Feed the birds

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Not the garden birds but any feathered poultry you, friends, family or a neighbour might have. Unlike us humans, poultry are not too fussy about how bitter their lettuce leaves are. It is very good for them too. A green-based diet does wonderful things to their eggs, making their yolks a rich, yellow colour. My poultry basically rule me – well, I think all my animals believe they are royalty. You  should see the way I am summoned by the cats to feed them. Even one of our pigs asks me to hand feed her every night. But the poultry believe it is their right to have boring chicken food first thing and a special snack in the evening. They stand by the fence and wait all afternoon. It has been a lot cheaper and a lot healthier for  them, I am sure, to give them the unwanted excess of our garden produce. They love old cabbage or cauliflower leaves, any chickweed weeds growing in the patch and the bolted lettuce. If you don’t have any feathered pets of your own, see if anyone you know does and would appreciate the greens. You never know, you might be able to exchange bolted lettuce for half a dozen eggs every now and then. It is the sweet farm-community-business I think we are missing around here – I will give you something you want that I don’t want, in exchange for what I want that you don’t want.

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Fry ’em

Treat bolted lettuce like oriental greens that are slightly strong tasting. Add the torn up leaves into any stir fry and add some flavouring of chilli, ginger, soy sauce etc. as you wilt them down.

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Side Dish

Try frying the bolted lettuce on its own and serve it as a green side dish, just like some pubs and restaurants serve wilted spinach as an optional side dish instead of salad or chips. Fry them in some butter or oil in a pan and serve alongside any meal that takes your fancy.

Lettuce Soup

I haven’t made this before but I have heard that bolted lettuce tastes fine when it is blended into a soup. Here is a recipe I would use if I wanted to make it as I think it sounds pretty good. It is by Rose Prince from the Telegraph Magazine (search online). Let me know if you ever try it, I would love some feedback:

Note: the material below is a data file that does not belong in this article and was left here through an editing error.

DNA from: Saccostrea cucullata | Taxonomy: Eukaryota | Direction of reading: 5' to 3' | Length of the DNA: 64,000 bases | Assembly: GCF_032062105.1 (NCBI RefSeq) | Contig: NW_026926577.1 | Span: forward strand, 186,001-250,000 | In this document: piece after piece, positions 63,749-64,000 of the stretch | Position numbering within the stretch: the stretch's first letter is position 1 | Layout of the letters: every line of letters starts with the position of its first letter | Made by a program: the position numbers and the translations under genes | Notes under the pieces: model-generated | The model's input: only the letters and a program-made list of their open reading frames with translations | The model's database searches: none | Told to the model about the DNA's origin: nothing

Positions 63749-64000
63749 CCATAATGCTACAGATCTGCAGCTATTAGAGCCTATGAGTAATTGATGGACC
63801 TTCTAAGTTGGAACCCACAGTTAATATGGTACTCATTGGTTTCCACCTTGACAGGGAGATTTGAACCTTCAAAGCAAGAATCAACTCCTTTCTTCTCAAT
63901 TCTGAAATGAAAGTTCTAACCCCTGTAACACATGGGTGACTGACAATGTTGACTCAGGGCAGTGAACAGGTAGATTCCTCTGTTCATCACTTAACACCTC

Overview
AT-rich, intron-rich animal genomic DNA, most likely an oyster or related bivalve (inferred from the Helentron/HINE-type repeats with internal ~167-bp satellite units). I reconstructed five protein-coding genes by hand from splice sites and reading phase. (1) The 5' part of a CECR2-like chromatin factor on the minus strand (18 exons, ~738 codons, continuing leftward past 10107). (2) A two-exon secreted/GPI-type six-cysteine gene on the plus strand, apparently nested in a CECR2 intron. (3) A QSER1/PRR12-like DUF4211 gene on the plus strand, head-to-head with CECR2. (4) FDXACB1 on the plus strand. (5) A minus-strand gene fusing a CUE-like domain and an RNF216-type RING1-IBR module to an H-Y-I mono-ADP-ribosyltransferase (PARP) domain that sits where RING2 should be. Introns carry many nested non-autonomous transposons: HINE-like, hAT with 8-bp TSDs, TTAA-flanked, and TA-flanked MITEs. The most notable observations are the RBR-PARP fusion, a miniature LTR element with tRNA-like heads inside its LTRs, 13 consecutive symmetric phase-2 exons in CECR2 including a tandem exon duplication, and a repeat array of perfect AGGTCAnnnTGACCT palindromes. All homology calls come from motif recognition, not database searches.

(Serves 4)

– 120g salted butter  – 1 leek, sliced and then washed – 500ml boiling water  – The outer leaves from 2 floppy ‘butterhead’ lettuces, or a romaine lettuce – 150ml Greek yogurt or crème fraîche

To serve:  – 12 pink peppercorns – The leaves from 4 sprigs of dill  – 2 tbsp extra-virgin olive oil  – A little yogurt or crème fraîche

1.Melt the butter over a medium heat in a small pan and add the leek. Cook for two minutes until soft then add the water. Bring to the boil and simmer for four minutes. Add the lettuce leaves and simmer for one minute.

2. Put in a blender and process with the yogurt or crème fraîche until very smooth and velvety – you can pass the soup through a sieve after blending for an extra silky texture, if you wish. Taste and season with salt and a tiny amount of ground white pepper.

3. To make the pepper oil, put the pink peppercorns with the dill in a pestle and mortar. Add the oil and pound until the spice and herbs are bruised, releasing their flavour. Serve the soup either hot, soon after you have made it, or chilled, with the oil dripped on to the surface. Add a little more yogurt or crème fraîche.

Let them flower for the bees

Another option is to leave the bolted lettuces where they are, or some of them, for the bees. They do like bolted crop’s flowers, particularly brassicas I have noticed.

Save for seed

If you don’t leave the gone to seed lettuce for the bees needs, then you can always save it for yourself to take the seeds from your favourite variety. Pick or shake off the ready formed seeds into labelled envelopes and store in a dry place for sowing next season.